Who we are?
Founded in 1994 and opened to the public in 1995, we are the only museum in Germany that has a permanent exhibition commemorating the war of annihilation against the Soviet Union. This war is known as the Great Patriotic War in Soviet and post-Soviet historiography.
However, the history of the museum extends back to 1967. On the 50th anniversary of the October Revolution on 7 November 1967 the museum was established as a “historic memorialsite – The Museum of the Soviet Armed Forces in Germany”. Its purpose was to set up at the historic location a place to memorialize the heroic deeds of the Red Army. In 1986 the museum was renamed the “Museum of the Unconditional Surrender of Fascist Germany in the Great Patriotic War”. Originally open only to Soviet soldiers it could later be viewed also by the general public.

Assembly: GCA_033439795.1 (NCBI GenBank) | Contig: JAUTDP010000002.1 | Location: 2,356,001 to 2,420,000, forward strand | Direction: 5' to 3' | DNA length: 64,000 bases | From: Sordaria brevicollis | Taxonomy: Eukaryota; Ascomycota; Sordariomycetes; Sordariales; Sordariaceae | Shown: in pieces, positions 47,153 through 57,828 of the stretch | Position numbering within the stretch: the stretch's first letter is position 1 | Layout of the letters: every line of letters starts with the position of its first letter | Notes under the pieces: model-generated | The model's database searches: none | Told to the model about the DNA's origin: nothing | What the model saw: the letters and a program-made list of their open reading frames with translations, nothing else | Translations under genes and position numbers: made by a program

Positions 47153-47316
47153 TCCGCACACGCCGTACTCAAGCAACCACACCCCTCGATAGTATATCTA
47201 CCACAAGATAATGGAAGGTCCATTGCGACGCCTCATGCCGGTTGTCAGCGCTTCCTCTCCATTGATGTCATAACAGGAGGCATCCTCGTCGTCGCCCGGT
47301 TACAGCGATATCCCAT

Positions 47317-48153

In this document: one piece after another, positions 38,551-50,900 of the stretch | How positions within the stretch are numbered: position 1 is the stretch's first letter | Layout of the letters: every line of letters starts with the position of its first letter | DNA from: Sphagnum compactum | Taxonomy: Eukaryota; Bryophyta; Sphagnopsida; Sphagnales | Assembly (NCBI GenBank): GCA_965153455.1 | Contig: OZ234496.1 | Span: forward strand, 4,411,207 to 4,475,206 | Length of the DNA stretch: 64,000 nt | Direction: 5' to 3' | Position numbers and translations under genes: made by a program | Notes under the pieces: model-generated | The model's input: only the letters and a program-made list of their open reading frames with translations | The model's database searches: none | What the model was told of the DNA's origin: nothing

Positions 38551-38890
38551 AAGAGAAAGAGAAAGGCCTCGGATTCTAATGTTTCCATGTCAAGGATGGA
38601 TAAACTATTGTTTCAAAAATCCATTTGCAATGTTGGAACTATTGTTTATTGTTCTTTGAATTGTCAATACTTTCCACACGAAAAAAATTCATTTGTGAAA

The continued existence of the museum was threatened when the Soviet/Russian troops withdrew from Germany from 1990 to1994, but the German and Soviet sides were able to agree on its further use. Starting in 1991 a German-Soviet(later a German-Russian) commission of experts developed a concept for a new permanent exhibition. The new museum finally opened on 10 May 1995, the 50th anniversary of the end of the World War II in Europe. Originally an exclusively German-Russian association, in 1997 another nation became involved with the addition of the then “Museum of the Great Patriotic War” (today the “Museum of the Ukraine in the Second World War”) in Kiev, followed one year later by the current four-nation trusteeship when the “Museum of the Great Patriotic War” in Minsk, Belarus, was included. After complete reorganisation of the collection, in 2013 we opened our new permanent exhibition, “Germany and the Soviet Union in the Second World War”, which has met with lively approvalever since.